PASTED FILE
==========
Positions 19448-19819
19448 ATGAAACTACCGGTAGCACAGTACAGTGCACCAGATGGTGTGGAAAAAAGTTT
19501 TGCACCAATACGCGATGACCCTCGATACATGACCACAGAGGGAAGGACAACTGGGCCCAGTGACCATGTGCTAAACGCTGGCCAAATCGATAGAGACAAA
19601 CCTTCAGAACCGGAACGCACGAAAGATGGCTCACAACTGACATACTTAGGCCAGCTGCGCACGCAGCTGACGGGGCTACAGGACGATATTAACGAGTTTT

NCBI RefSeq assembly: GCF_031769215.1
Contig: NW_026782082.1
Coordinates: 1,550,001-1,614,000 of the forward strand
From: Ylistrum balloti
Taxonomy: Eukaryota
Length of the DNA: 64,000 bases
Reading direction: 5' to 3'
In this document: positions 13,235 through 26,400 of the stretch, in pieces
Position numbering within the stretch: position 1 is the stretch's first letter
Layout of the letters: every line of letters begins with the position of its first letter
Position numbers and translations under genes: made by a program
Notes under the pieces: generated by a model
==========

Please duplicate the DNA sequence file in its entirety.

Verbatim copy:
Positions 19448-19819
19448 ATGAAACTACCGGTAGCACAGTACAGTGCACCAGATGGTGTGGAAAAAAGTTT
19501 TGCACCAATACGCGATGACCCTCGATACATGACCACAGAGGGAAGGACAACTGGGCCCAGTGACCATGTGCTAAACGCTGGCCAAATCGATAGAGACAAA
19601 CCTTCAGAACCGGAACGCACGAAAGATGGCTCACAACTGACATACTTAGGCCAGCTGCGCACGCAGCTGACGGGGCTACAGGACGATATTAACGAGTTTT

NCBI RefSeq assembly: GCF_031769215.1
Contig: NW_026782082.1
Coordinates: 1,550,001-1,614,000 of the forward strand
From: Ylistrum balloti
Taxonomy: Eukaryota
Length of the DNA: 64,000 bases
Reading direction: 5' to 3'
In this document: positions 13,235 through 26,400 of the stretch, in pieces
Position numbering within the stretch: position 1 is the stretch's first letter
Layout of the letters: every line of letters begins with the position of its first letter
Position numbers and translations under genes: made by a program
Notes under the pieces: generated by a model